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ACADEMIES AND SCHOOLS,
BY CHARLES DAVIES, LL.D.
AUTHOR OF FIRST LESSONS IN ARITAMETIC, ELEMENTARY ALGEBRA,
PUBLISHED BY A. S. BARNES AND CO.,
No. 21 MINOR STREET.
BOARD OF COMMISSIONERS OF
August, 1842. At a meeting of the Board of Commissioners of Public Schools, Baltimore, to hear the report of the Book Committee, upon Davies' Elementary Series. The following resolution was offered, and adopt ed :
Resolved,—That Davies' FIRST LESSONS IN ARITHMETIC, DAVIES ARITAMETIC, DAVIES' ALGEBRA, Davies' PRACTICAL GEOMETRY, and Davies' ELEMENTARY GEOMETRY, be introduced into the Public Schools of Baltimore.
Commissionera From the Minutes,
John F. TILYARD, Clerk.
CHAMBER OF THE CONTROLLERS or Public Schools,
Philadelphia, September 15, 1842. At a meeting of the Board of Controllers of the Public Schools of the First School District of Pennsylvania, held at the Controllers' Chamber, on Tuesday afternoon, September 13, 1842, it was
Resolved,—That Davies' First Lessons in ARITHMETIC, and Davies' ARITHMETIC, be introduced into the Public Schools of the District;
and also, that Davies' ALGEBRA be introduced therein; the latter under the Resolution of the 12th day of November, 1839. From the Minutes,
THOMAS B. FLORENCE,
Entered according to the Act of Congress, in the year one thousand eight hundred and thirty-eight, by CHARLES Davies, in the Clerk's Office of the District Court of the United States, for the Southern District of New York.
STEREOTYPED BY C. W. MURRAY & Co.-C. SHERMAN, PRINTER.
A CORRECT and accurate knowledge of Arithmetic is one of the most important elements of a liberal or practical education. The public should, therefore, receive with indulgence every attempt that may be made to improve this department of instruction.
The Elementary Treatise, which is here presented, is an enlarged, and it is hoped, an improved edition of the Common School Arithmetic, published in 1833. The suggestions of several experienced teachers have been incorporated with the body of the work in its new form, and, indeed, nothing has been omitted which it was thought would give it value to those for whose use it is designed. It has been the intention to render the whole subject as plain as it is capable of being made, and at the same time, to treat it as concisely as possible.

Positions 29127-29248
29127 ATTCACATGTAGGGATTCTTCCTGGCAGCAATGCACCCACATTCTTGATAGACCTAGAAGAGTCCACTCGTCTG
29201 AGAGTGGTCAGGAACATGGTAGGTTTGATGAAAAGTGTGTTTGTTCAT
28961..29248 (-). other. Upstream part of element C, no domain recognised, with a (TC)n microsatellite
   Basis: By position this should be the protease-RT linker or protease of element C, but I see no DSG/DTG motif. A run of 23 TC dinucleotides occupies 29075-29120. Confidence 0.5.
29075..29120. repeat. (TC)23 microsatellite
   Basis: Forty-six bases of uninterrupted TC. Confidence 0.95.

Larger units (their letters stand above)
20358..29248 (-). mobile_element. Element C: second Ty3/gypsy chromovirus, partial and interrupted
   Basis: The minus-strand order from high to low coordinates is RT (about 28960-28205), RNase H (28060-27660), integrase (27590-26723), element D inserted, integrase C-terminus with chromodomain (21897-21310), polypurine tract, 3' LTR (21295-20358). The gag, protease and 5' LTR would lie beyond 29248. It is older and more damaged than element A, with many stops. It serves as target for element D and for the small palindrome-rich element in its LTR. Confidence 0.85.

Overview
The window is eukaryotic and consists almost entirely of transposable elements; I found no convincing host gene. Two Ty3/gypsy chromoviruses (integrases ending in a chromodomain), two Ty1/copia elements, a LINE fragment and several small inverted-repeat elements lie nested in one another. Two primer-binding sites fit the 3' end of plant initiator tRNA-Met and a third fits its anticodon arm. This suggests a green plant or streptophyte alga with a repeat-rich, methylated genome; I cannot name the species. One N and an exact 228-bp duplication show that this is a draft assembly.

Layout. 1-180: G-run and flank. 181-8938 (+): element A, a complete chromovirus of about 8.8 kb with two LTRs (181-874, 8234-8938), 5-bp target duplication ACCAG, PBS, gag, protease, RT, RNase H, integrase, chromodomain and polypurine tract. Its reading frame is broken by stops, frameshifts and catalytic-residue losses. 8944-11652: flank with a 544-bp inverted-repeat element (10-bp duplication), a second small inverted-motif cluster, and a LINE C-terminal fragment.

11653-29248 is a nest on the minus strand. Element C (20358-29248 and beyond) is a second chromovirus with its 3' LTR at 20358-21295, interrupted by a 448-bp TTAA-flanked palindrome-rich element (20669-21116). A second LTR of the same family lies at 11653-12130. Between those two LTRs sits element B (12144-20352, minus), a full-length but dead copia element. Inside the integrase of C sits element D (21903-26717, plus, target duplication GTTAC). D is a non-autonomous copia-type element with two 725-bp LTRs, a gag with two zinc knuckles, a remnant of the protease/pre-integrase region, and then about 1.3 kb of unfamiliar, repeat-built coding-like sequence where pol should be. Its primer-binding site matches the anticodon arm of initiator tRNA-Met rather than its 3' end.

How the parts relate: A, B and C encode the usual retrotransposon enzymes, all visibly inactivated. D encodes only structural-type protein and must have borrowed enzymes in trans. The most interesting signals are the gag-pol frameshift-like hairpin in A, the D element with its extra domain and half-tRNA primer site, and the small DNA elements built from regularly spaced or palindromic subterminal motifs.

The name, Compound Numbers, which has heretofore been given to all numbers in which the kind of unit is expressed, has been changed to that of Denominate Numbers. This change has not been made with any ambitious spirit of innovation, but because it is deemed an improvement. It is not easy to form an idea of what is meant by the term, Compound Number, and especially so, when we find it applied to such numbers as 3 pounds, 3 dollars, 3 shillings, &c. Why is 3 pounds a compound number any more than 3? If it be answered that 3 pounds is composed or compounded of three single pounds, that does not remove the difficulty, for 3 is also composed of three units 1. Is it not then the better way to call the first a denominate number, and the other a simple number, as is done in § 45.
Mr. Hasler, in his Arithmetic, has called this class of numbers, Denominate Fractions.
In the present edition, the questions referring to each section are ar ranged directly after the section, which generally brings the question and answer on the same page. This alteration will, no doubt, be found convenient to teachers.
A Key has also been prepared, in which all the questions contained in the Arithmetic are resolved, and in such a manner, that the par ticular methods of solution can be fully understood. Many examples, not in the Arithmetic, have been imbodied in the Key, in order that the pupils may be exercised in questions not found in the books before them.
Since the publication of the last edition, a small introductory work has been prepared, entitled, “ First Lessons in Arithmetic:” in conse quence of which, the “ Mental Arithmetic” which has heretofore formed the intreduction, has been omitted.
Demonstrations of the rules for extracting the square and cube roots have also been added, and the Author now indulges the hope that no further changes will be found necessary.
The opinion of teachers has been so unanimous in favor of numerous examples as to induce the Author to add a Supplement, embracing near six hundred practical questions. These examples are arranged under heads corresponding with the order followed in the Arithmetic. One of the advantages resulting from this arrangement is, that the pupils of a class may be kept together the more proficient being employed on the Supplement until the whole are ready to be advanced.
In deference to the opinions and wishes of many distinguished teachers, an edition of the Arithmetic has been prepared in which the answers to the questions are omitted. The edition, however, in which the answers are given to the alternate questions, is still published, and experience will show which method will best advance the interests of education,